Dust detection in the workplace
28 June 2017
Dust in the workplace continues to receive international attention as a hidden killer. In the United Kingdom during 2015-2016, 13,000 deaths were reported as a result of past exposures at work, primarily to chemicals and dust. Annually, there are an estimated 14,000 new cases of lung disease and breathing illnesses believed to be caused by the working environment.
In petrochemical, pharmaceutical, mining and some manufacturing environments, there is also an added risk of dust explosions. In this article, Tim Turney of Casella look at some of the wider ramifications of exposure to dust at work and the role of personal dust sampling pumps in safeguarding staff.
There are a wide range of substances in the workplace that have the potential to cause harm to health if ingested, inhaled, or come in contact with skin. These can lead to irreversible respiratory diseases, asthma or eczema, amongst a long list of potential health problems.
Under the Control of Substances Hazardous to Health regulations (COSHH) in the UK, the levels of inhalable dust in the workplace should not exceed 10mg/m3 and the level of respirable dust must not exceed 4 mg/m3. Employers are advised to control levels constantly to ensure such maximums are never reached.
From the thousands of substances that can be found within a working environment, 500 are given specific limits, under Workplace Exposure Limits regulations, commonly referred to as WELs. For example, cobalt metal has an exposure limit of 0.1 mg/m3 and silica is 0.1 mg/m3, meaning workers can only be exposed to a small amount before the substance potentially becomes hazardous to health. If such substances are identified in the working environment, employers must be familiar with the relevant exposure limit figures.
Personal monitoring in the form of personal dust sampling pumps is the preferred method of measuring dust exposure levels in the workplace, allowing employers to remain compliant with government standards of safety by providing an accurate record of individual exposure levels.
Personal pumps are efficient, practical and adaptable, offering tailored features depending on individual requirements. The pumps provide information on temperatures and dust levels, alerting employers about harmful levels of dusts in the atmosphere and potential explosion risk. To ensure personal sampling pumps accurately measure inhalable dust levels, filters connected to the devices are worn near the breathing zone (mouth and nose) absorbing air and catching particles, mimicking the way a human breathes. When required, the particles collected are sent to a laboratory for further testing.
In some instances, this is replacing traditional methods whereby reports taken from an external occupational hygienist inspecting the workplace provided evidence of dust levels.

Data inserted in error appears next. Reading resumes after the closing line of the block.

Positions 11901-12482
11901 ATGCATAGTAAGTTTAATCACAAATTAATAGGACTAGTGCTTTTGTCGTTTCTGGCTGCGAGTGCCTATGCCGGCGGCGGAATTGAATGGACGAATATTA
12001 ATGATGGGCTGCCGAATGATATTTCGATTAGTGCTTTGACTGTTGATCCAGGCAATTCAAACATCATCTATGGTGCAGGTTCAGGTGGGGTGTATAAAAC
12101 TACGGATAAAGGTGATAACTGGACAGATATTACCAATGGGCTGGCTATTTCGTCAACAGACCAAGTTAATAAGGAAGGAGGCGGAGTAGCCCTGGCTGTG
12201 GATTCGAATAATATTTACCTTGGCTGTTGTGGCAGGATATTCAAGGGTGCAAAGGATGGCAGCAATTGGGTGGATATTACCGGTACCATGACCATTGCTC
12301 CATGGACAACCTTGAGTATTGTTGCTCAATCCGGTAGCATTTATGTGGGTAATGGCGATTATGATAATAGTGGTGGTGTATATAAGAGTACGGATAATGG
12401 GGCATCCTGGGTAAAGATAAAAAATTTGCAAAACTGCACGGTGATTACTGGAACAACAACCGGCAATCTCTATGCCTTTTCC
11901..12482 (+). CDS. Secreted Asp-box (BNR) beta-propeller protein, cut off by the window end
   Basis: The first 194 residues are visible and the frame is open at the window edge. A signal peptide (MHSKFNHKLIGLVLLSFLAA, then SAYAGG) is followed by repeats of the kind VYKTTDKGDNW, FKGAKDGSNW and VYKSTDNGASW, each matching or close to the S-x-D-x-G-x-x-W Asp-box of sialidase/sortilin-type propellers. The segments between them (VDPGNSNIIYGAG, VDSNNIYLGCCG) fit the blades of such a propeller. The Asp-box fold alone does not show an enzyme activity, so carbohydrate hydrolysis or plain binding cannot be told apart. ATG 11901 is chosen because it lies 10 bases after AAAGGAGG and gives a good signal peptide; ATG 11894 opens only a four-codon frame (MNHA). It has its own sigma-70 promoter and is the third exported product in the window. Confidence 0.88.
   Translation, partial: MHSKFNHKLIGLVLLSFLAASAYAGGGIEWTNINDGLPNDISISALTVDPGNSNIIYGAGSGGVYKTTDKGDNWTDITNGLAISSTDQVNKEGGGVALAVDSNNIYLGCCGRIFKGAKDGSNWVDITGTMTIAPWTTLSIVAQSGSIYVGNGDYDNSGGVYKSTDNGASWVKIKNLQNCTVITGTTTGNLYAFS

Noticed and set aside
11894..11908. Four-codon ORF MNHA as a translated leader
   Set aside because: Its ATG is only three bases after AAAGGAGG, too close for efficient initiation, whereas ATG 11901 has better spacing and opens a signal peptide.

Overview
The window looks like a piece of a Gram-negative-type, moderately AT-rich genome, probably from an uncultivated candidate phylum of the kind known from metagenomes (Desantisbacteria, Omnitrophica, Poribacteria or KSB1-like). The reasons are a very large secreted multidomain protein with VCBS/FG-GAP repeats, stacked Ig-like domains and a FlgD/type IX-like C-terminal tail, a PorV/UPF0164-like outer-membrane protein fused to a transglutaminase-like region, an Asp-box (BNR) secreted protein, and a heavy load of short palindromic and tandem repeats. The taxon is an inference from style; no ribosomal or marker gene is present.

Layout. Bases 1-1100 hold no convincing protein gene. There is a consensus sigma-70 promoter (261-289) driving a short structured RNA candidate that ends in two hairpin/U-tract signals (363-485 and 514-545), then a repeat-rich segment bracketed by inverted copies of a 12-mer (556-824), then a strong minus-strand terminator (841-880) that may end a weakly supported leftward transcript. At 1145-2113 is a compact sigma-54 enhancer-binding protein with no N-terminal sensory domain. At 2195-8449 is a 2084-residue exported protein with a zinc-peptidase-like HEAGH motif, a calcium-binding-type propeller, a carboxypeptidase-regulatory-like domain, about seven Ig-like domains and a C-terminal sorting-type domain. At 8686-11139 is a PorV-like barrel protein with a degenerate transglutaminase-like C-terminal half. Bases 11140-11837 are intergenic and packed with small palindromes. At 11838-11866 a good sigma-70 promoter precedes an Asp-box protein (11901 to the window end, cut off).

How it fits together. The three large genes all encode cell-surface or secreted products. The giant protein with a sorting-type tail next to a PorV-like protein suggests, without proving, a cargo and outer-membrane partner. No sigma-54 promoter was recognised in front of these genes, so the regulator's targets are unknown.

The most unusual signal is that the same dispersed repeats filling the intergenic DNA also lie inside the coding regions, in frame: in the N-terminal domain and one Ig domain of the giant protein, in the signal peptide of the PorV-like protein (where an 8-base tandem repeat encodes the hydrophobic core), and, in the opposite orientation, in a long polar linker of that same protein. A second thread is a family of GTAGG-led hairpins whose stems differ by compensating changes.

Personal pumps offer an enhanced monitoring system able to provide continuous data records. Data can be collected throughout seasonal and weather changes - in the summer months there may be better ventilation, where windows might be open, as opposed to winter months where lower ventilation can make for a dustier environment. Based on the findings, dust control measures can be modified. Workers may be required to wear additional respiratory protective equipment, or the location may need to be fitted with ventilation systems.
When new processes are introduced, such as new machinery and ventilation equipment, the personal pumps enable tests to be made to ensure exposure limits are kept to a minimum. Ultimately, this allows workforces to become more engaged, providing staff with concrete information on how their health is being safeguarded in the workplace.
The World Health Organisation estimates that 107,000 workers globally die every year from exposure to asbestos, with many succumbing to fatal respiratory diseases such as mesothelioma.
The 1999 Asbestos Prohibitions Amendment Regulations officially banned the importation, supply and use of all forms of asbestos in the UK, but it can still be found in industrial or residential buildings built or refurbished before the year 2000. Asbestos has been used in 70% of countries around the world.
For the many workers involved in asbestos removal, personal sampling pumps are increasingly being used to measure individual exposure alongside room monitors, giving a more accurate indication of specific risks workers are exposed to. Tests are required to ensure the air quality of the contaminated area is safe for individuals to remove the substance and to measure airborne exposures.
With personal sampling pumps, workforces can continue with removal of asbestos knowing that their overall exposure is being carefully monitored. For this specific task, the pumps must be worn on the body as part of their protective clothing, which is then sprayed down after working in the contaminated area.
When dealing with asbestos, a filter with grids is used which allows for the asbestos fibres to be counted by microscope in a laboratory. The sample is analysed after the shift has ended ensuring personal exposure is below the level allowed, providing an essential historical record.
The latest personal sampling pumps are both small and light, with Bluetooth connectivity giving the ability to access data collected remotely. They should also have a smooth surface for easy cleaning.
Those being used in environments where there is a risk of explosion, such as the petrochemical, pharmaceutical or mining industries, will also need to be intrinsically safe and certified to ATEX or other explosion protection standards, depending on where they are being used.
About the author
Tim Turney is Technical Product Manager at Casella. Previously he worked for SMC Pneumatics (UK) as a Sales Engineer and THSP as Sales and Marketing Manager. He has a B.Eng in Aerospace Material Science from Queen Mary University of London.